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Swiss court hears charges against Israeli secret agent

Mossad's defence lawyer, Ralph Zloczower (centre), arriving at the Federal Court Keystone

An Israeli secret agent has gone on trial in Switzerland charged with carrying out illegal acts for a foreign state and using a false passport. The Federal Court has allowed the man to stand trial under a pseudonym.

This content was published on July 4, 2000 - 07:25

The Mossad agent identified himself as "Isaac Bental", saying through an interpreter that he could not give the court his real name because it would jeopardise his personal safety.

The Federal Court has allowed him to stand trial under a false name in a concession to the Israeli authorities, who want to prevent information about the secret service, Mossad, from entering the public domain.

He faces charges of carrying out illegal acts against a foreign state, and of entering Switzerland using a false passport. The hearing is thought to be the first in which a Mossad agent has gone on trial outside Israel.

"Bental" was caught red-handed in an apartment building near Berne in February 1998, while trying to tap the phone of a Swiss-Lebanese citizen, thought to have links with the Hezbollah guerrilla group.

Swiss police also detained four other Mossad agents but later released them. Bental remained in detention after he was found to be in possession of sophisticated electronic listening equipment as well as several different passports.

The Swiss authorities later allowed him to return home after the Israeli government paid bail of SFr3 million and promised he would return to Switzerland for trial.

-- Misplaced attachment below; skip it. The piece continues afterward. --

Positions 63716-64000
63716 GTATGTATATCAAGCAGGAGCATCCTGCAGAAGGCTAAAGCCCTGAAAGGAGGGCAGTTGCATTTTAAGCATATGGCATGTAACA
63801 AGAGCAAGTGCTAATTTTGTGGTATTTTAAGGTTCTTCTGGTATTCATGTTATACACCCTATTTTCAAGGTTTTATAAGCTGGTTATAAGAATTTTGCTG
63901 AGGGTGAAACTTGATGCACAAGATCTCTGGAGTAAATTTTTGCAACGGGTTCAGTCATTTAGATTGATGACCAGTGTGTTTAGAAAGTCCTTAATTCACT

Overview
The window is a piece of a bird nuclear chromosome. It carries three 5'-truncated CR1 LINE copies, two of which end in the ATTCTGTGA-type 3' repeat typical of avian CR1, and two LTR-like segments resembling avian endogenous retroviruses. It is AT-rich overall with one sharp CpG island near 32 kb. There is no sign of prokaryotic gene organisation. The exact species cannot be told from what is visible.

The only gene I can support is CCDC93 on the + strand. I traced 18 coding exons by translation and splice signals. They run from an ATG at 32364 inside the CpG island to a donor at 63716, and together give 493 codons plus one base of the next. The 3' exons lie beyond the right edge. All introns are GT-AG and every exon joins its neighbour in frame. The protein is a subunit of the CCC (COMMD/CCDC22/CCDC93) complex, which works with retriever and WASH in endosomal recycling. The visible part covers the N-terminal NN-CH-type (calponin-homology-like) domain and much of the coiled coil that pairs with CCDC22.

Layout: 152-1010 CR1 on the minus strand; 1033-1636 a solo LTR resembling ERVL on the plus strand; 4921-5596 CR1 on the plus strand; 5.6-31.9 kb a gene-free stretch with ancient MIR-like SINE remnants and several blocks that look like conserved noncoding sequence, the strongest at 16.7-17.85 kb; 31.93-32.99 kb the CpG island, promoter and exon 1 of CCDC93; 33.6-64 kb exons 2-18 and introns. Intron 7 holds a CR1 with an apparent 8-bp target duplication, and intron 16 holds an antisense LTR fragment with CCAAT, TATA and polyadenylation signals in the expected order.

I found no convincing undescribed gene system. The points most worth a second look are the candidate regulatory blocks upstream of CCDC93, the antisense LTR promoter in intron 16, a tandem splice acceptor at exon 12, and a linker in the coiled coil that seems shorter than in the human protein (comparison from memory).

In court Bental confirmed he was still working for Mossad but refused to answer questions about the agency's activities.

He testified he had joined Mossad for idealistic reasons, and said he had never been involved in any operations in which people were harmed or killed.

He said he had received orders from Israel to wiretap the telephone of a Hezbollah faction. "We wanted to find out what Hezbollah was doing in Switzerland," he said.

At the time of his arrest, the incident led to a severe straining of diplomatic relations between Israel and Switzerland. The Swiss authorities demanded an apology from the Israelis, and this was grudgingly forthcoming.

But the Swiss were also anxious to avoid a row with Israel because of the controversy over Switzerland's handling of dormant bank accounts belonging to Holocaust victims. At the time, the Swiss government and Swiss banks were involved in tortuous negotiations with the World Jewish Congress over a financial settlement.

There remains a possibility that the Mossad agent may claim diplomatic immunity. If that happens, the trial will collapse, since foreign nationals with diplomatic immunity cannot be tried before a Swiss court.

The case has also raised difficult questions about the effectiveness of Switzerland's various police forces. It is still not clear who was responsible for releasing the other four Mossad agents.

One rumour lays the blame at the door of the Swiss federal police, saying they ordered their cantonal colleagues to let the agents go to prevent a diplomatic row with Israel.

Another rumour says the cantonal police did not receive information early enough from the federal branch about the true identity of the four, and therefore had no option but to release them.

swissinfo with agencies



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